Hepatocytes display a unique biaxial polarity with shared apical luminal connections between adjacent hepatocytes that merge into a network of bile canaliculi. Belicova et al. (2021. J. Cell Biol.https://doi.org/10.1083/jcb.202103003) discovered that hepatocyte apical membranes generate Rab35-dependent extensions that traverse the lumen and are essential for bile canalicular formation and maintenance.

Many crucial functions of the hepatocyte, the predominant liver cell, are dependent on its unique “biaxial” polarity (1)—none more so than the generation and secretion of bile. Hepatocytes receive nutrients from venous blood via sinusoids and secrete bile into bile canaliculi (BC) that merge into larger ducts lined with cholangiocyte epithelial cells with simple “vectorial” polarity (1). Any disturbance in this complicated minute irrigation system can lead to severe and often fatal disease (2). Better understanding of the molecular mechanism of liver parenchymal morphogenesis will uncover therapeutic targets essential for developing effective treatments.

Hepatocyte membrane molecular exchange is extremely efficient due to the highly expanded canalicular surface and transporter proteins specifically localized to canalicular or basolateral membranes. Moreover, each hepatocyte generates multiple apices by creating connections with several adjacent hepatocytes. BC-like structures can be mimicked when cells are cultured in 3D; hepatocyte apical connections can become confluent and form continuous BC channels (3). Several pathways have been proposed to play key roles in BC morphogenesis such as mitosis, cytokinesis and endosomal trafficking (4, 5, 6), nevertheless the mechanistic studies are lacking. Belicova and colleagues set out to investigate the basic mechanisms for BC formation (7).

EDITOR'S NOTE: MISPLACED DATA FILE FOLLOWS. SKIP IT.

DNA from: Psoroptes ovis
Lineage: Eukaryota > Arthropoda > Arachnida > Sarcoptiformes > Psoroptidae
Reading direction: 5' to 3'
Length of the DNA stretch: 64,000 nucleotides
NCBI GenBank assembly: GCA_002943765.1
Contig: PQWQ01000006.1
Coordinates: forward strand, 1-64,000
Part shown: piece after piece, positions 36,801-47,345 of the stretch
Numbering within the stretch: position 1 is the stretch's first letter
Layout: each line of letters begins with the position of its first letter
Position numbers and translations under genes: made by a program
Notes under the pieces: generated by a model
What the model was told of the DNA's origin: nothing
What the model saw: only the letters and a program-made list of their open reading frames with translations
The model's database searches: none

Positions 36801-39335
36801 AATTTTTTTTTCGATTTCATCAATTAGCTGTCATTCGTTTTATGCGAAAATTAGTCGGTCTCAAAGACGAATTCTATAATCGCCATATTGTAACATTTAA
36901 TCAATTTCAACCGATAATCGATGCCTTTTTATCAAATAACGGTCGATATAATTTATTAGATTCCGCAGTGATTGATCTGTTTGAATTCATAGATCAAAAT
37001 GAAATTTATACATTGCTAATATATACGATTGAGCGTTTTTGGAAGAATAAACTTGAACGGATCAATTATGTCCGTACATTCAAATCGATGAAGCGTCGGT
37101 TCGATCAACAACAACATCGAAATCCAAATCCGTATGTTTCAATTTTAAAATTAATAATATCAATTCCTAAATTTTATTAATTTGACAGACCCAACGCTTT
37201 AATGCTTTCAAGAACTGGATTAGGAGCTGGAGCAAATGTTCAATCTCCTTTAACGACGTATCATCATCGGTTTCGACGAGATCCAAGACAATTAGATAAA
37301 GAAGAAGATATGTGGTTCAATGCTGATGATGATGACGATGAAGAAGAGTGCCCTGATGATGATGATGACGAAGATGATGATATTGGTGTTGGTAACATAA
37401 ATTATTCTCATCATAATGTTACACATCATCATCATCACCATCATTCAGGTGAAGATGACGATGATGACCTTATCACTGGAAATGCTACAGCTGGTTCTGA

The authors generated a cell model of lumen morphogenesis by terminally differentiating primary mouse hepatoblasts isolated from embryonic livers into hepatocytes. The cultured differentiated cells were able to generate BC structures. Using time-lapse microscopy, it was possible to observe how single hepatocytes formed the initial individual lumina by interacting with neighboring cells. From a small point contact, the lumina elongated spanning the whole surface of the cell–cell interaction. Astonishingly, the authors detected in real-time how two lumina fused and thus created an elongated channel (Fig. 1 A). Furthermore, one lumen could branch forming a three-cell contact. At the same time, to their great surprise, they saw stripes being formed in a transverse direction to the lumen elongation. The stripes contained a high concentration of F-actin and were localized as projections into the BC lumen rather than formations outside of it.

The authors then used EM and 3D reconstruction of serial sections to establish the nature of these newly discovered intracanalicular projections. The reconstructions showed that each cell participating in a luminal contact generated projections that met in the middle of the lumen and their connection was sealed by tight junctions (TJs) thus forming a structure that completely traversed the BC lumen. They hypothesized that such structure would provide additional tensile strength to the luminal wall just like bulkheads strengthen a boat shell against pressure. Belicova et al. found that the processes they named “bulkheads” had plate-/ridge-like 3D shapes and never completely isolated the BC compartments, thus allowing continuous bile flow along the canaliculus. To test whether bulkheads were present in vivo, they studied EM sections of embryonic day 15.5 (E15.5) and adult mouse livers as well as cultured primary mouse hepatocytes. The 3D reconstruction again showed the presence of bulkheads that originated from the opposing hepatocyte luminal membranes and their contact points sealed by the TJs.